Polar exploration

Wrap up warm and take a journey to the icy ends of the earth. From the countless attempts to find the fabled North-West Passage in the Arctic Circle, to the race to reach the South Pole, read about the triumphs and the tragedies of history's polar explorers.

Henry Hudson was a well-known English explorer and navigator in the 17th century. He was the third explorer to search for the North-West Passage.

Thomas James’s 1631 voyage to find the North-West Passage became famous thanks to his memoir The Strange and Dangerous Voyage of Captain Thomas James (1633).

Captain James Cook came out of retirement to look for the North-West Passage in 1776. It was to be his last expedition and he never returned home.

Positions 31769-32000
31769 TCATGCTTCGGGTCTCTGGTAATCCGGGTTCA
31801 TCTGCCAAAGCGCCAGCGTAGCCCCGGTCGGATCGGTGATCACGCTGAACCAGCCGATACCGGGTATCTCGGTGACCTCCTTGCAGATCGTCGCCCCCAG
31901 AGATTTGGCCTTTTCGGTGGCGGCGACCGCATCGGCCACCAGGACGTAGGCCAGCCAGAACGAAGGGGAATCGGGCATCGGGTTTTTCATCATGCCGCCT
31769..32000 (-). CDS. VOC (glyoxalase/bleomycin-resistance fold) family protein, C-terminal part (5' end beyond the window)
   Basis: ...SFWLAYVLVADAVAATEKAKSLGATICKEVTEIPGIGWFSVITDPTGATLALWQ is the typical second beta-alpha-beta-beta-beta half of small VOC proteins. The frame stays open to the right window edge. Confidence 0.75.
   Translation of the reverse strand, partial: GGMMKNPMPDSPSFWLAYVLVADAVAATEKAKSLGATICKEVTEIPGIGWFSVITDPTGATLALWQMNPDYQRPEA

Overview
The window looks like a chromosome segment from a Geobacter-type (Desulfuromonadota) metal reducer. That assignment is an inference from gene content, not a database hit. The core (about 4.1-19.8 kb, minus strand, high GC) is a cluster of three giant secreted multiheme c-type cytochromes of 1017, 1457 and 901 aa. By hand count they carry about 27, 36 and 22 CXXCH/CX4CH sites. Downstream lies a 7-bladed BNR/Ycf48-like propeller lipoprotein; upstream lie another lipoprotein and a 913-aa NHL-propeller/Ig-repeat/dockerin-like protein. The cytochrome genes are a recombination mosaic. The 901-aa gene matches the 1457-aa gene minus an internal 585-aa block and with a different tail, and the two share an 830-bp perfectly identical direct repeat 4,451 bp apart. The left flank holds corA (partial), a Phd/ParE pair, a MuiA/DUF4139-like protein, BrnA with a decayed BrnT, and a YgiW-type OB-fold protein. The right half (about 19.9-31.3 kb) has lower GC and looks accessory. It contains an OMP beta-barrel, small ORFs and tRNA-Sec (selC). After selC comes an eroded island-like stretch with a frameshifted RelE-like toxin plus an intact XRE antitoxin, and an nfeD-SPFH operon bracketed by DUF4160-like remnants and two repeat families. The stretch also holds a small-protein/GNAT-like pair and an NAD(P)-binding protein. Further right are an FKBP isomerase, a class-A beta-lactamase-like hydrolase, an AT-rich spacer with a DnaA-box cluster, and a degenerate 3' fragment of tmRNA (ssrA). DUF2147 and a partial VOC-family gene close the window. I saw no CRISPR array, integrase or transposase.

In 1615, William Baffin and Robert Bylot searched for the North-West Passage. Baffin pioneered new techniques for calculating longitude.

In 1715 James Knight was the first person to go in search of the North-West Passage in over 80 years, but his efforts were to end in tragedy.

William Edward Parry was a key figure in the discovery of the North-West Passage. On his first voyage he discovered a route through Lancaster Sound. 

Jens Munk was a captain in the Danish navy in the 17th century. He unsuccessfully went in search of the North-West Passage in 1619.

William Edward Parry was a key figure in the discovery of the North-West Passage. He made three voyages to find it and his research was invaluable.

John Davis was the second explorer to look for the North-West Passage, in 1585. He also invented the Davis quadrant, enabling sailors to find their latitude.

In 1741, Anglo-Irish MP Albert Dobbs commissioned William Moor to search for the North-West Passage, in a bid to strengthen Britain’s trade routes.

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